2008.01.31

Icy Mountain

00.42.39 - Mark

I saw a comment online today (and I forget where) wondering if High Dynamic Range Photography was cheating or cheesy. I don't think either is a fair statement. Yes if you browse flickr for HDR photos then yes there's a lot of dreak - ugly over processed uninteresting photos, which, yes, probably fall into the cheesy category quite well. On the other hand, there's also plenty of well composed, planned out, carefully executed HDR stuff that is excellent. Yes, you can achieve some of the same results with simpler methods, but sometimes you can't. I've spent 20 or 30 minutes playing with HDR files trying to get great results, only to give up and turn to a single exposure that captured the shot just as well (and with out the signs of post processing)

The nice thing about HDR, and maybe one of the reasons that it's caught on, is that its a software problem and not a hardware one. What I can do in camera with my S3, and do well enough for printable results is limited compared to what a high end DSLR with premium optics and a full frame sensor can do in camera. HDR by merging and blending images lets you extend past what you can do with the camera hardware. Layer stacking is a similar example. Is it "cheating"? Only if you want to be a stuck up prick and call it that

A photographer who knows what they're doing can produce great images with any camera they arm themselves with - it doesn't matter if they made it out of a shoebox, electrical tape, and a pinprick, or if it's an example of precision European engineering. The tool is only as good as the user, and I suspect that there are a lot of people that skipped Photography 101 before buying a DSLR. These same people, who tend to argue that the cameras they buy are smarter then they are, are out there seeking out ways to take cool looking photos and the wide ranges allowed by HDR makes an easy target (as a guess these people also lean towards the overuse of photoshop to correct their photos)

It's kind of like "Grunge" graphic design. Some people did it well and created some amazing work, and then a slew of imitators popped up and were imitating without any foundation knowledge of what they were doing and drove the style into the ground. It's not the technique or style's fault that it's misused/overused/horribly distorted, it's the "artist's" fault.

Or we could just incite the long tail and agree that these things will find their own markets. Some people obviously like extreme HDR work with little scraps of reality clinging onto the image, while some people will use it to good effect, and others still will hold true to conventional photography or other random techniques.

Personally, I'll still shoot what I think is fun, and what I think will work, and when things turn out well I'll continue to post them here or on my flickr account and be satisfied. Speaking of HDRs:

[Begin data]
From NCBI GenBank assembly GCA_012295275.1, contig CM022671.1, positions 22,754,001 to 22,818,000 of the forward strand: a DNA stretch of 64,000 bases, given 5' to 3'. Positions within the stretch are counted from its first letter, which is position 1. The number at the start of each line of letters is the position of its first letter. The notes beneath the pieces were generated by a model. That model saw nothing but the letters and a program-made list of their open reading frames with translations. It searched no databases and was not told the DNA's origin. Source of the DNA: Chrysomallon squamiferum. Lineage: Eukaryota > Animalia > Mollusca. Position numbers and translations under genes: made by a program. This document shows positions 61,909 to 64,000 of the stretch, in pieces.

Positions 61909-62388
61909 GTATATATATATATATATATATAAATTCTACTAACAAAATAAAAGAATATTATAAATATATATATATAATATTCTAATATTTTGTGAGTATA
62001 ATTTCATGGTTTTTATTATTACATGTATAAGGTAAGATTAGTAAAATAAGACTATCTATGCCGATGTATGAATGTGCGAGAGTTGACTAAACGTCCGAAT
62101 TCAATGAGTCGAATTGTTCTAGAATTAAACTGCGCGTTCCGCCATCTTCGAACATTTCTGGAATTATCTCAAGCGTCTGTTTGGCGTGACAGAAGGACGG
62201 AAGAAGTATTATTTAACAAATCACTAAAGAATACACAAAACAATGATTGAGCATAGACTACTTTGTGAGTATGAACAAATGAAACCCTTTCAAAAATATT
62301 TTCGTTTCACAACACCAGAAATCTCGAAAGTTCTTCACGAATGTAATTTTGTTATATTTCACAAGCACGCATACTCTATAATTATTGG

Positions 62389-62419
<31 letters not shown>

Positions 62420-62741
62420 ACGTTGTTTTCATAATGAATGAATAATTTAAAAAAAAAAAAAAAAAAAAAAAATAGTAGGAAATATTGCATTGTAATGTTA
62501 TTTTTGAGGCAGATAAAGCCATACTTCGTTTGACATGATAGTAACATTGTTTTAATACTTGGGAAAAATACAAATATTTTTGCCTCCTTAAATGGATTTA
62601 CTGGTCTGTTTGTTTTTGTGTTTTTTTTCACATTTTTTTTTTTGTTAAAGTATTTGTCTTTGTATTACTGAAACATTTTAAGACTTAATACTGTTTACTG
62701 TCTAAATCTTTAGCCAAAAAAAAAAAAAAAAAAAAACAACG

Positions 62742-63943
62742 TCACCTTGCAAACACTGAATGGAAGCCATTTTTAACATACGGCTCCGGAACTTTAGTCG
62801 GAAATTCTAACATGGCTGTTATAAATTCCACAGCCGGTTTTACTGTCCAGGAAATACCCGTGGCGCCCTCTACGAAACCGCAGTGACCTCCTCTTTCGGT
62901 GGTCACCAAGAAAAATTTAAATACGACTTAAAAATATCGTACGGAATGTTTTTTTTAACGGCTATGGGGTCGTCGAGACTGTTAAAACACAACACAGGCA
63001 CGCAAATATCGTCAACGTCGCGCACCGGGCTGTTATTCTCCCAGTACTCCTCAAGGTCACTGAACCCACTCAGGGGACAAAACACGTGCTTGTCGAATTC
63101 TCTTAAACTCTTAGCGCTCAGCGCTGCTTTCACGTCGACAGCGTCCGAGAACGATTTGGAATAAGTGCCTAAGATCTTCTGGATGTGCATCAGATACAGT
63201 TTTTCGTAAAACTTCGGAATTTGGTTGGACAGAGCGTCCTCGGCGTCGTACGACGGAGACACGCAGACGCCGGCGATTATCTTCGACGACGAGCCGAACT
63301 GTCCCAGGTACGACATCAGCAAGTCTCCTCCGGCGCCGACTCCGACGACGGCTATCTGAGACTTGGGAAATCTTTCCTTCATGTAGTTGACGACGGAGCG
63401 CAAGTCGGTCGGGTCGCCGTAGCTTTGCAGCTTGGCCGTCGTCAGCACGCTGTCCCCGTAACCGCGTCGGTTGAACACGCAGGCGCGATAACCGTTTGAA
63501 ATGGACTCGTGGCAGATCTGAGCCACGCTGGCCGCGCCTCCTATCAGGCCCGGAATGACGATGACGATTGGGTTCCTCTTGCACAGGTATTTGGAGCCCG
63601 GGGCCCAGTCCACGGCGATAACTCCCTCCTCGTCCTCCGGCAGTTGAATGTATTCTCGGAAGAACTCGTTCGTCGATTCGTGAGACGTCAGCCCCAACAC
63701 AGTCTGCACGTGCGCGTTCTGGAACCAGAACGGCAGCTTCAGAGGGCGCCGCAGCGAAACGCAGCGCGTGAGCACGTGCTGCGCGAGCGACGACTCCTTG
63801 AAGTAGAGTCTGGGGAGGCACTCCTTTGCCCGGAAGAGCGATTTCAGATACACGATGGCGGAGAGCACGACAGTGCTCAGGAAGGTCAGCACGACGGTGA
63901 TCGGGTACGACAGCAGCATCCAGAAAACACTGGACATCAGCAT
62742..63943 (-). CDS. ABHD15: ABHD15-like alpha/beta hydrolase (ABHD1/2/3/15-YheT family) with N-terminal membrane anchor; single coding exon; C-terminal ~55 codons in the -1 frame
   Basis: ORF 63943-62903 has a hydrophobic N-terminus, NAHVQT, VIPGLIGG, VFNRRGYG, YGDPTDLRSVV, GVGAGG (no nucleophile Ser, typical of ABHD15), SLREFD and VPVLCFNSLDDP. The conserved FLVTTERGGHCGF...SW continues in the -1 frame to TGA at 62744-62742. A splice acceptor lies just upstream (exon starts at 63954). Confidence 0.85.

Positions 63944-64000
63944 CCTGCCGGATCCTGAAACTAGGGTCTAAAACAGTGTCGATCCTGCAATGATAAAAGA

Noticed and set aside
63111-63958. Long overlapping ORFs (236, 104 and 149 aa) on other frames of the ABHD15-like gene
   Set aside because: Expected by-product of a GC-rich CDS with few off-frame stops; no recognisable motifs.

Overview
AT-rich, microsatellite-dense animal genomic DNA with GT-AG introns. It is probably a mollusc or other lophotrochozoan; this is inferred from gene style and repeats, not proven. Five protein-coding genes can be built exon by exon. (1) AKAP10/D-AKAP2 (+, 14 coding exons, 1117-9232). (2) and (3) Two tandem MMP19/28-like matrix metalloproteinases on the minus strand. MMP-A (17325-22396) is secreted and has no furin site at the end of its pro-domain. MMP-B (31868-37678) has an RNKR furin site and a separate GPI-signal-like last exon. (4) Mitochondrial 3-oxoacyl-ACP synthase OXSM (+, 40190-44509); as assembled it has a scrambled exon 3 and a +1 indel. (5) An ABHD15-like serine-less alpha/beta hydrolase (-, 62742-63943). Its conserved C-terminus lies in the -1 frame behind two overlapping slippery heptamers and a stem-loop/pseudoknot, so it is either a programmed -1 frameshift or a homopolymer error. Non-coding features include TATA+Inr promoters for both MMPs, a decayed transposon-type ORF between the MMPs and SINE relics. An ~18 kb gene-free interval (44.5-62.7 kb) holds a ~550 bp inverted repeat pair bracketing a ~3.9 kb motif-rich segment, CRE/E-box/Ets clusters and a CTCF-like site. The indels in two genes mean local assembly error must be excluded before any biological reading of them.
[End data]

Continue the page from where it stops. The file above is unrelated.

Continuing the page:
Ice at Pilot Mountain HDR

Icy Mountain - View Large (2815 x 2106)



Pilot Mountain back in December. It's only been in the last few weeks that I've sat down and processed a large chunk of photographic back log, and part of that was getting a copy of photomatix to use instead of photoshop's HDR tools (which aren't that nice) or layer masking and blending (which is what I had been doing to decent effect) This one is a photo that wouldn't have worked nearly as well as a single exposure.

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2008.01.19

Stuck in the middle

18.35.04 - Mark

One of the only things I don't like about photography is how bipolar it makes me feel. One day I'll be feeling great about my ability with a camera. I'll have a photo that gets great compliments, and it even if it doesn't it's something moving and powerful and that looks amazing. It may even print well and I can sell a print or 30.

Then some days I feel pretty low end and hackish. I start seeing what other photographers are doing - taking photos I want to take - but doing it far better than I can. People with the time and patience and ability to get exactly the right photos and then processes them into a refined gem to my injection molded transparent plastic toy. And some of that's before you get into details like better equipment.

Then I start thinking about it rationally and dissect the photos I'm admiring. I realize that those photographers probably take as many photos as I do, and then sort out the good from the bad, and play around in photoshop just like I do, and then post the best of the best online.

And then I try new techniques, and experiment, and start creating some cool images that someone notices and comments on, and...

The whole cycle repeats itself. Combined with some equipment envy (a good DSLR kit would be very nice) it's a pretty infuriating cycle.

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